The latest death toll from the attack — and a subsequent air raid while bodies were still being recovered — stands at 117, including 16 children and seven women, activists say.
Rayhan’s family believed after he failed to come home from the market that he was among that number, and began mourning him that day.
But on Tuesday morning, around 36 hours after the bombing, Rayhan woke up, escaped the rubble and made his way home — with dust still covering his hair and beard.
Wakes typically last three days — and according to Middle East Eye, Rayhan arrived just in time to interrupt the final day of his own.
His story was reported by the Eastern Ghouta branch of the Local Coordination Committees of Syria, a network of opposition activists. It carried images on its Facebook page showing Rayhan with delighted family members who moments before had been mourners.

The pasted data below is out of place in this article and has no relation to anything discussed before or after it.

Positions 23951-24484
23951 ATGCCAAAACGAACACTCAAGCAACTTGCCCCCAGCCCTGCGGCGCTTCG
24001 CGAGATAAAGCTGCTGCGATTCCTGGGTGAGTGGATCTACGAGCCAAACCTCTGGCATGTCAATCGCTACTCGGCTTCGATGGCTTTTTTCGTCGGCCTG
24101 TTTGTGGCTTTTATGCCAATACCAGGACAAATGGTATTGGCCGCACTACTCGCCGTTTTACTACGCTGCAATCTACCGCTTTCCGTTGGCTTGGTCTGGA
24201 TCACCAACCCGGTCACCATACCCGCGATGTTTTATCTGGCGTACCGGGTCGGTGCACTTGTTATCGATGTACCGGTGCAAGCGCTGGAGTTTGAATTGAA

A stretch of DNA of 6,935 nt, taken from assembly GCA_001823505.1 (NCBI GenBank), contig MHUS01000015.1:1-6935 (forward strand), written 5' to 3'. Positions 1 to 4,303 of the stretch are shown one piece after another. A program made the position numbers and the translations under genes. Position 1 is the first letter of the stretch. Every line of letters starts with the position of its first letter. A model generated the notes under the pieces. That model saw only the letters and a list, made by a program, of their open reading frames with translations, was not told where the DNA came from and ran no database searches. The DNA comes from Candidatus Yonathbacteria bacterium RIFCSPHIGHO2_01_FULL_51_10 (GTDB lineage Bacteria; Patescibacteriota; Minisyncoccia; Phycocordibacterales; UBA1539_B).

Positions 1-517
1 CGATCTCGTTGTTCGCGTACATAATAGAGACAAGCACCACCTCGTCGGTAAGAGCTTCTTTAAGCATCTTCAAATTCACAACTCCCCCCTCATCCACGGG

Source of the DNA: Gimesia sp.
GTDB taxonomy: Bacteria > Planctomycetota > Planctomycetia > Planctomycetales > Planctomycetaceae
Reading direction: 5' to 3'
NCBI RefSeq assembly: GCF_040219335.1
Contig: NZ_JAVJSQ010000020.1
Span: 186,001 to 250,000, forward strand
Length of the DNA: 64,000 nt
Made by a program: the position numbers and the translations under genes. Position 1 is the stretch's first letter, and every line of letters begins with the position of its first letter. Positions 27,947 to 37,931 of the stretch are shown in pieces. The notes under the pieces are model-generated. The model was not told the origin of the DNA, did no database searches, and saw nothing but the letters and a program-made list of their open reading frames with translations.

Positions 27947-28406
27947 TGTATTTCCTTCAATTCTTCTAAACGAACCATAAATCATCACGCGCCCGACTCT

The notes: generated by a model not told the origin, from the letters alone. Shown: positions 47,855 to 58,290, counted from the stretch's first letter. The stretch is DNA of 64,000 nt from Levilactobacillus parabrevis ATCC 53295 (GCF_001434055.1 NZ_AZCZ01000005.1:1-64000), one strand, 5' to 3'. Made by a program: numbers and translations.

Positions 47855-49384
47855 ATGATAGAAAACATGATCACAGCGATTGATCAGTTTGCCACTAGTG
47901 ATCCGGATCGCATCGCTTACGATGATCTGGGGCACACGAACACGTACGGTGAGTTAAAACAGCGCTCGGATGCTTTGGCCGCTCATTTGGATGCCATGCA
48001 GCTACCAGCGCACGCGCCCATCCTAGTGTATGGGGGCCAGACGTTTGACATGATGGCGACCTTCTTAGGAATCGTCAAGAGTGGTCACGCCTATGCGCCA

While Rayhan’s story sounds extraordinary, the London-based Syrian Observatory for Human Rights said it is the sort of thing that “happens many times in Syria now."
“Lots of people go missing, get lost in rubble, and only turn up later,” Rami Abdurrahman, the activist group’s director, told The Independent.
“It often happens with children — I have heard of three-year-old children who have been mourned by their families and then found alive in rubble.”
Opposition leaders have condemned the Douma bombing, which involved at least six missiles fired by the Syrian army, as a shocking assault on a densely populated residential area.
Stephen O’Brien, the UN’s most senior humanitarian official, said he was “appalled” by the total disrespect for civilian life “on both sides” and “reports of airstrikes causing scores of civilian deaths.”
The regime has said the bombing was in response to the mortars that exploded in central Damascus last week, killing six people.